Gas Gas Gas Gas

Written by Pieter Jan on May 11, 2020 — 3 min read

At: Grand Anse Bay, Grenada

The picture below perfectly captures why I despair about the future of the human species. You’re looking at cooking gas bottle regulators — the things that expand the gas safely so your boat doesn’t explode.

4 different cooking gas regulators. We actually have two more, not pictured.
4 different cooking gas regulators. We actually have two more, not pictured.

Almost every country in the world has their own type of gas valve. Why is this a problem? Apart from seriously triggering my aversion for inefficiency, all gas merchants give you a full bottle when you return an empty one. If the empty one has the wrong valve, they won’t accept it and you’ll have to buy the gas and the bottle — which is usually ridiculously expensive.

I have another beef with gas bottles: in some countries they’re ultra cheap, in other countries they’re positively extortionate. You never know what you’re going to get. For the rest of the story, keep in mind that the amount of gas we buy should cost €5 per bottle.

The story of the gas bottles

We got a Greek gas bottle when we bought the boat. The previous owner didn’t really know how much gas was left, but looking back it must have been almost full.

The Greek bottle ran out in Sardinia. Strangely enough, Sardinia and Greece use the same gas valves, so we naively thought that all the countries in the world use the same valves on their bottles. Oh how wrong we were. We spent €20 on a slightly smaller replacement bottle.

In Spain, I tried to buy an extra bottle in several places. They just flat-out refused to sell me one.

In Morroco, we bought a second gas bottle, because we didn’t want to run out of cooking gas in the middle of the ocean. It looked as if it had the same valve as the Sardinian one. Bottle + gas: €10.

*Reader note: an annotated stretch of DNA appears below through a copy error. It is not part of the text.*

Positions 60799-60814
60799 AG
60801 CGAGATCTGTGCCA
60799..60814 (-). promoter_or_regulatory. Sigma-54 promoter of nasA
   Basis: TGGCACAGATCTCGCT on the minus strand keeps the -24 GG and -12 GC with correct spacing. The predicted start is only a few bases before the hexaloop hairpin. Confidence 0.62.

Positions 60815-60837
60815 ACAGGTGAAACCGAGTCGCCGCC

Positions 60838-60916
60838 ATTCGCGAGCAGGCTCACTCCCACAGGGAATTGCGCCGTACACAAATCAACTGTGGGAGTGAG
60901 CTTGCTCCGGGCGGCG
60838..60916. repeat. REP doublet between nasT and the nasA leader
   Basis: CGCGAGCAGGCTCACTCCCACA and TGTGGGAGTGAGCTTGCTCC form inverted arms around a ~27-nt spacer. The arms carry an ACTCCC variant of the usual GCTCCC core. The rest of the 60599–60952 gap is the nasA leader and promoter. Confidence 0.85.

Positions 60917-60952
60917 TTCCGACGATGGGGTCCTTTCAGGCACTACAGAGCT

The Italian bottle was finished in Las Palmas. When I tried to fit the Greek regulator on the Moroccan bottle, I discovered its valve’s diameter was 1mm larger. We bought a new Spanish bottle and regulator for €70.

In Cape Verde, we hoped to find that they would use Africa-style bottles. Nope. Portuguese bottles here. We left the full Moroccan bottle ashore for a lucky finder and bought a Portuguese bottle and regulator for €52.

We ran out of the Spanish gas in Tobago. I didn’t want to deal with the heavy Tobagan bottles, so I neglected the issue.

We ran out of gas on Mother’s Day in Grenada. Luckily, we still had an small emergency Campingaz canister. The day after, I found a car maintenance station that also sold gas bottles. When I arrived with my two empty bottles — the Spanish and the Portuguese ones — the guy started making a fuss:

“These have a wrong type of valve!”

“I know, sir. I don’t want to exchange them, I just want to buy new ones.”

“But these have THE WRONG TYPE OF VALVE!”

“I know, sir. I don’t want to exchange them, I just want to buy new ones.”

“We’re not taking these bottles!”

“I’ll just throw them in the trash then.”

“You’re throwing these away?”

“Yes.”

“Oh, you can leave them here. How many new ones you want?”

I walked out with two full bottles and a regulator for €30. Probably the best deal yet.

 

 

PS: There are over 50 valve types for cooking gas in the world.